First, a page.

Roy Orbison and Friends Saturday, 6.30pm, Studio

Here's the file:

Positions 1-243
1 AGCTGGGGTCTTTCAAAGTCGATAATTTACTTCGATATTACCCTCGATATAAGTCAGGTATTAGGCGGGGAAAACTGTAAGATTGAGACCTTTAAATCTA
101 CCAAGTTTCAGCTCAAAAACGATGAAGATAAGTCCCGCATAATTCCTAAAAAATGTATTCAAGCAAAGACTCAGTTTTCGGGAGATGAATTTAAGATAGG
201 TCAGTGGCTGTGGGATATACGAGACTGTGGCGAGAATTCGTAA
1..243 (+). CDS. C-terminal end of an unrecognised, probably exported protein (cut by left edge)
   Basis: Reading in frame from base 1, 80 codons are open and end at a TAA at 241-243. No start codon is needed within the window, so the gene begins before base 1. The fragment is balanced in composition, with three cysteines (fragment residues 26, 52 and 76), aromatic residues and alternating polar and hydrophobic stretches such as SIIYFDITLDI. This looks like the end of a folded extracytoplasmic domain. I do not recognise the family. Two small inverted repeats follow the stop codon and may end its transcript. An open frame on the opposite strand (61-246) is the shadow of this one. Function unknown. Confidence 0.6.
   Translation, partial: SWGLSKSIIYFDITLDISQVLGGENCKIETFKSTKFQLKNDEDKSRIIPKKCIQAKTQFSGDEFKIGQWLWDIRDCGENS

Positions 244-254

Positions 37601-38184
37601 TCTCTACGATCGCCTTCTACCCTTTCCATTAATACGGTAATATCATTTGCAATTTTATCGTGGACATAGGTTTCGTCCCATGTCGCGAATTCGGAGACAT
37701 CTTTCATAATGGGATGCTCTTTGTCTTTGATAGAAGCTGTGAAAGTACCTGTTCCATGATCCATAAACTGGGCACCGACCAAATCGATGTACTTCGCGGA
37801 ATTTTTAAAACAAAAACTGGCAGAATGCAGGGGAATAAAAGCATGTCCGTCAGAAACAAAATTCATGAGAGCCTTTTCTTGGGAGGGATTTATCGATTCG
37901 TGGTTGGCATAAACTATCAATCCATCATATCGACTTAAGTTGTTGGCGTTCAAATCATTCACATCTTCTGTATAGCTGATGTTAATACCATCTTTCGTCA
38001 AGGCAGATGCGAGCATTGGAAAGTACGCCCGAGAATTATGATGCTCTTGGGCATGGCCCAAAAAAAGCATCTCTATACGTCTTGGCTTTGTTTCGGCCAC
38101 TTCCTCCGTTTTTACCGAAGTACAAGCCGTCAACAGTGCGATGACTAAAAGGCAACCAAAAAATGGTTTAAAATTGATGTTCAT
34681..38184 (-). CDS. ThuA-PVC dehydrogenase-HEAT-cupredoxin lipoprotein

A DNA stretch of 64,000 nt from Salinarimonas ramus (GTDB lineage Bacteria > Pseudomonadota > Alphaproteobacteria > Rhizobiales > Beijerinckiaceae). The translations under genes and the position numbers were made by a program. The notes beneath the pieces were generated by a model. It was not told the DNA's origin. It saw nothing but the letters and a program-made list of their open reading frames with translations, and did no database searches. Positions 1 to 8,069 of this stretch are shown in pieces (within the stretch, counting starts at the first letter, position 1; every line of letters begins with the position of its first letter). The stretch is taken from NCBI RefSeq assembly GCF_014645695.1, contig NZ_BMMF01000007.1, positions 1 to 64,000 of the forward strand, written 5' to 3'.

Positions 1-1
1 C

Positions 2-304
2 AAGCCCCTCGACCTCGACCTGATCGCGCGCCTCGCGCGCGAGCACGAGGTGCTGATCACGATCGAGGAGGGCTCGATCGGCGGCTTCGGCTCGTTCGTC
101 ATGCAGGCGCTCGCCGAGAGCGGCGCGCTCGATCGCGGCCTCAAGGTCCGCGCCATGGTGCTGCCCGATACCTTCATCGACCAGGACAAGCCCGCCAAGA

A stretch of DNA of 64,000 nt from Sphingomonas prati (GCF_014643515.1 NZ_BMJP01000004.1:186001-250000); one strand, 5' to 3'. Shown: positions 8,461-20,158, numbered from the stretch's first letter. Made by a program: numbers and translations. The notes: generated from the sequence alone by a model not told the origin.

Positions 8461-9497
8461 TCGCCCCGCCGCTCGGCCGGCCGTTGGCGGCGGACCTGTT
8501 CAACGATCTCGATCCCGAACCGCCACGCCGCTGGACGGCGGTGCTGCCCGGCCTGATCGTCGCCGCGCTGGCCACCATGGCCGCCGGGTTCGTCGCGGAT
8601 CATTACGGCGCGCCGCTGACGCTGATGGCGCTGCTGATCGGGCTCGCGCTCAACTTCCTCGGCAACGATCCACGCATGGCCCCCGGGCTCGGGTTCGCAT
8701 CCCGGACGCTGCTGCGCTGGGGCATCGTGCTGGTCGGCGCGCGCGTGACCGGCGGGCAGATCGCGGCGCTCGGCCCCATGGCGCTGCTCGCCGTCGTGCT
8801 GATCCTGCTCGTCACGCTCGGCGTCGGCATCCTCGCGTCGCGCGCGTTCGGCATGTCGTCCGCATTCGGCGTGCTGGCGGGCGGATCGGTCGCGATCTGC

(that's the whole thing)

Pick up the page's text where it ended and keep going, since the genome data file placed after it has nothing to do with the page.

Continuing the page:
Here’s a piece of nostalgia that if you are of a certain age (or maybe even younger) will have you leaping about playing air guitar and singing badly with gusto: it’s film of the live concert Orbison did in 1987 featuring pals such as Bruce Springsteen, KD Lang and Elvis Costello. The Big O may have died of a heart attack a year later aged 52 but his haunting ballads live on. Who can forget Only the Lonely, Dream Baby, Working for the Man and It’s Over? Some of his lyrics reflect the tragedies that beset his life. In 1966 his first wife Claudette was killed when she was hit by a semi-trailer while riding a motorcycle with Orbison; two years later two of his sons died in a fire at their home in Hendersonville, Tennessee. (Johnny Cash bought the property.) Orbison’s career faltered in the 1970s as a result. His albums performed poorly until Springsteen and Glen Campbell recorded some of his songs. Orbison hit his stride again in 1977 with a compilation LP of his greatest hits that went to No 1 in Britain. By 1987, with more stars such as Linda Ronstadt, the Eagles and Don McLean recording his songs, Orbison was back on top, but the first signs of coronary problems appeared. The trip down this memory lane continues tonight at 9pm with film of his performance at Melbourne’s Festival Hall in 1972 in which he sings Pretty Woman and Crying.